You might find a course to enroll in that will help advance your knowledge or career, however your learning doesn’t have to be this formal. Reading articles, attending workshops or webinars or even networking with others can serve the same purpose. If you’re looking for a place to start, Three Girls Media has a large library of informative blogs and podcasts (available on Apple Podcasts, Spotify and SoundCloud) about the marketing industry. As long as you operate on the assumption that others have a wealth of knowledge to share and keep an open mind, you will continue to learn and grow in your field – something that will only serve the companies that your marketing business works with.
4. See Failures As An Opportunity For Growth
One of the keys to teaching is to see everything as an opportunity to grow. When students make progress with something that they’ve worked especially hard on you celebrate, and when they struggle you take the opportunity to look at what went wrong, why it happened and what can be done about it in the future. A teacher looks at their own lessons and struggles in the same light. It is by nature a very reflective profession – and so is marketing.
When you first begin to create content marketing for a client, make sure to follow up with them often to see how it is going. If they like what you’ve created, great! You know that you’re on the right track. If they don’t, also great! This gives you the opportunity to ask more questions and see where you might have taken a wrong turn. Stepping away from yourself and identifying a misstep is essential to creating quality marketing content. Make a plan for the future to change what didn’t work and capitalize on what went well.
Do not, however, solely rely on your client’s opinion for what is and isn’t going well (though it is certainly very important). Also look to data to see if what you’re doing is working or needs to be tweaked. Creating marketing content without using analytics as a guide is ill-advised, a waste of your time and energy and a waste of your client’s hard-earned cash that they’ve trusted you with.
5. Be Transparent
Another marketing lesson that can be looked at through the lens of teaching is to be transparent when things have gone wrong. In a classroom this can sometimes take the form of apologizing to students if you’ve had a rough day or being open with parents when you’ve misunderstood a situation that happened between two students. Whatever it is, the best thing to do when a mistake is made is to own up to it and identify how you will change things in the future.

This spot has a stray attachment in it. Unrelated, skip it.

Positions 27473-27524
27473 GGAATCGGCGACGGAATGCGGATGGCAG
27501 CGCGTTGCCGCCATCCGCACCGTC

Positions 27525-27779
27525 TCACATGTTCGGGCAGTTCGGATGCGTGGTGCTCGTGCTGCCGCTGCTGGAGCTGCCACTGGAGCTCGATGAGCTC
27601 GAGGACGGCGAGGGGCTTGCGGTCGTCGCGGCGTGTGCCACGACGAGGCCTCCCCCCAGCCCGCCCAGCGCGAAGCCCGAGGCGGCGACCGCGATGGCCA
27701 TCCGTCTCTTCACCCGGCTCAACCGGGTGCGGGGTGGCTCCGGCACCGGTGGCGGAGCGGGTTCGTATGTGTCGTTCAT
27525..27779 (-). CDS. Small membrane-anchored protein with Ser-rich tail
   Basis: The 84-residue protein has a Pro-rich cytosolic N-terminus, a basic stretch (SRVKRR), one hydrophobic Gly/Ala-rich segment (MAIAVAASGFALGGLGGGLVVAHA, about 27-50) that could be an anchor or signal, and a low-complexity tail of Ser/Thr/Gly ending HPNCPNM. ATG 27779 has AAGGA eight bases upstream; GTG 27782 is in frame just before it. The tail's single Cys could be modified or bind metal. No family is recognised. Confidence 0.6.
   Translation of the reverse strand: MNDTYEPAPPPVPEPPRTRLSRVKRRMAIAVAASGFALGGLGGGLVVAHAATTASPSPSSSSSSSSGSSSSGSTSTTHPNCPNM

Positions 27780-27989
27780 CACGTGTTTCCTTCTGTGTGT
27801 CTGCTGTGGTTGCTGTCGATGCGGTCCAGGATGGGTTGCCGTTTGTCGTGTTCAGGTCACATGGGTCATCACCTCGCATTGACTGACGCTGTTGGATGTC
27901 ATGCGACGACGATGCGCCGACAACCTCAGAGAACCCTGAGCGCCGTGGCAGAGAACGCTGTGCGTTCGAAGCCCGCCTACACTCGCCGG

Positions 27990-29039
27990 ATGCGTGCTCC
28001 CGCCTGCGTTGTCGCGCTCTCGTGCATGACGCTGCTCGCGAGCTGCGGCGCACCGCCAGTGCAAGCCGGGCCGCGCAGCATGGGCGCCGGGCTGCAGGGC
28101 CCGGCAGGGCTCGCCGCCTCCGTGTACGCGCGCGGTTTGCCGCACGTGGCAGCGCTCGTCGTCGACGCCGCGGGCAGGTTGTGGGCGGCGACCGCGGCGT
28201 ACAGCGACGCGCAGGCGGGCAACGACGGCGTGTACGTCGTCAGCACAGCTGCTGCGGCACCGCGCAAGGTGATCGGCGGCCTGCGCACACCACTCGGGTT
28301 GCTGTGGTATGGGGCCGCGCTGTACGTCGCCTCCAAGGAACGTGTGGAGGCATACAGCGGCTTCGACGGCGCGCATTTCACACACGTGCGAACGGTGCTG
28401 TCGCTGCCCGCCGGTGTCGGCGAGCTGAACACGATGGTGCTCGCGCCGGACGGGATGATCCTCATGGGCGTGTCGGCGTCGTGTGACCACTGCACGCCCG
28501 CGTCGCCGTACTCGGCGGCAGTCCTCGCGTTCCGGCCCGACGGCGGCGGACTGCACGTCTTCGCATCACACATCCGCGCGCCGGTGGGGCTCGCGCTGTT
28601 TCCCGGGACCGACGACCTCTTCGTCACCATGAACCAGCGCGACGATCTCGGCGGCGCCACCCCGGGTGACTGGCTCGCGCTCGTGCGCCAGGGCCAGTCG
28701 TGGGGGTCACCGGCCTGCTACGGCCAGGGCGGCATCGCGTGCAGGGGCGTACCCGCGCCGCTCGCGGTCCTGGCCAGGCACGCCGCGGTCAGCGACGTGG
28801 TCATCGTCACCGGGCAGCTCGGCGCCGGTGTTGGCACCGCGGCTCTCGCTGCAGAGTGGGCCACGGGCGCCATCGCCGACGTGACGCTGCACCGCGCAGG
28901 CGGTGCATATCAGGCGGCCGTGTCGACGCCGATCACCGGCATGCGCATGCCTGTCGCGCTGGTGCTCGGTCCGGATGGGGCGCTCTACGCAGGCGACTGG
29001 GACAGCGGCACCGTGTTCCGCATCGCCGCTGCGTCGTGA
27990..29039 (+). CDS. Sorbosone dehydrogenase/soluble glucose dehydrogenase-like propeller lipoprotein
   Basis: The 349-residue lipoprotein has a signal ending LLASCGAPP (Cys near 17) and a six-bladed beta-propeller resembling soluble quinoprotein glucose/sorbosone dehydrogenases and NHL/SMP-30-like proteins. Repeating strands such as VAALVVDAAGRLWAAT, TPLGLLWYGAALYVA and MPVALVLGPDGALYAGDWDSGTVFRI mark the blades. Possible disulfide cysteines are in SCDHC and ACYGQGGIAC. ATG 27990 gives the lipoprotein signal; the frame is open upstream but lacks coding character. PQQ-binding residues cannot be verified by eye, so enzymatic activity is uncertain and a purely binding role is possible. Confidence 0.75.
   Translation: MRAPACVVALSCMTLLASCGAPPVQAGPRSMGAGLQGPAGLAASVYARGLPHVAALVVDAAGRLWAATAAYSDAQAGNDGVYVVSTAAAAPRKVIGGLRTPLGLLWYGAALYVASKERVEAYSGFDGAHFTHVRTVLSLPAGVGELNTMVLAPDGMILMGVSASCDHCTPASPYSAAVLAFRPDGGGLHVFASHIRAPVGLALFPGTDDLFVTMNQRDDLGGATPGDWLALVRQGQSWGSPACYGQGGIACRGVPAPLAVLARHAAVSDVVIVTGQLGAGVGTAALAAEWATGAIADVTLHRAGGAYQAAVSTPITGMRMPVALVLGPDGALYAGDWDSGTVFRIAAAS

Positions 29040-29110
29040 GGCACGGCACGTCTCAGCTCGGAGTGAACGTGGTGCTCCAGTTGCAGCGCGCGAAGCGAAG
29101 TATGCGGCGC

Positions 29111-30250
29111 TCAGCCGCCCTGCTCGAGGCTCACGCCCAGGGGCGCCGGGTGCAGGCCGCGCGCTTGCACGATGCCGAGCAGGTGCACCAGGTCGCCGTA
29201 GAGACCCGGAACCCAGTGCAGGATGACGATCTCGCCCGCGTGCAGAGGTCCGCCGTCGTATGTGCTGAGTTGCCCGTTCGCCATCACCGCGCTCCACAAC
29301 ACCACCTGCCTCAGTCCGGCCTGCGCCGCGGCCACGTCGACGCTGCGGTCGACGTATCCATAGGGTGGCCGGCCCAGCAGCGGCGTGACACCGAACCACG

This lesson is especially important when working with your marketing clients. They need to be able to see you as someone they trust, especially since they are dedicating a part of their budget to your services. If you have made a mistake, no matter how big or how small, apologizing goes a very long way. Do not rely heavily on excuses (though they may be very valid) but instead outline how you will ensure that the mistake will not happen again. This Three Girls blog article further discusses in detail steps that you can take in times of crisis. A little transparency goes a long way to building and maintaining trust with your marketing clients.
6. Co-workers Are Your Best Asset
One of the best things to learn while teaching is that your co-workers are your lifeline. No matter what stage of your teaching career you are in, your colleagues are there to provide support, a place to vent, an idea to reach a difficult student or a lesson plan when you’re not feeling well.
The same idea is true in the marketing industry. As someone new to the field I was prepared to try and muddle my way through my new position. What I’ve found is that my co-workers have a wealth of knowledge far beyond my own and are ready to step in at any time with help for anyone who needs it. Don’t be afraid to ask for help. Ever. Admitting you need some guidance is a sign that you care about what you’re doing, and a quick brainstorming session can go a long way when you’re feeling stuck with content creation.
While they might seem like two totally different professions on the surface, teaching and marketing hold quite a few of the same tenets. And keeping these six ideas in mind when you’re in the middle of content marketing creation can help you immensely in the process. Tailoring your content to your audience, building a positive relationship with clients, continuing to learn, using failures as an opportunity for growth, being transparent and recognizing your co-workers as one of your best assets will go a long way in helping you to become successful in your content marketing career.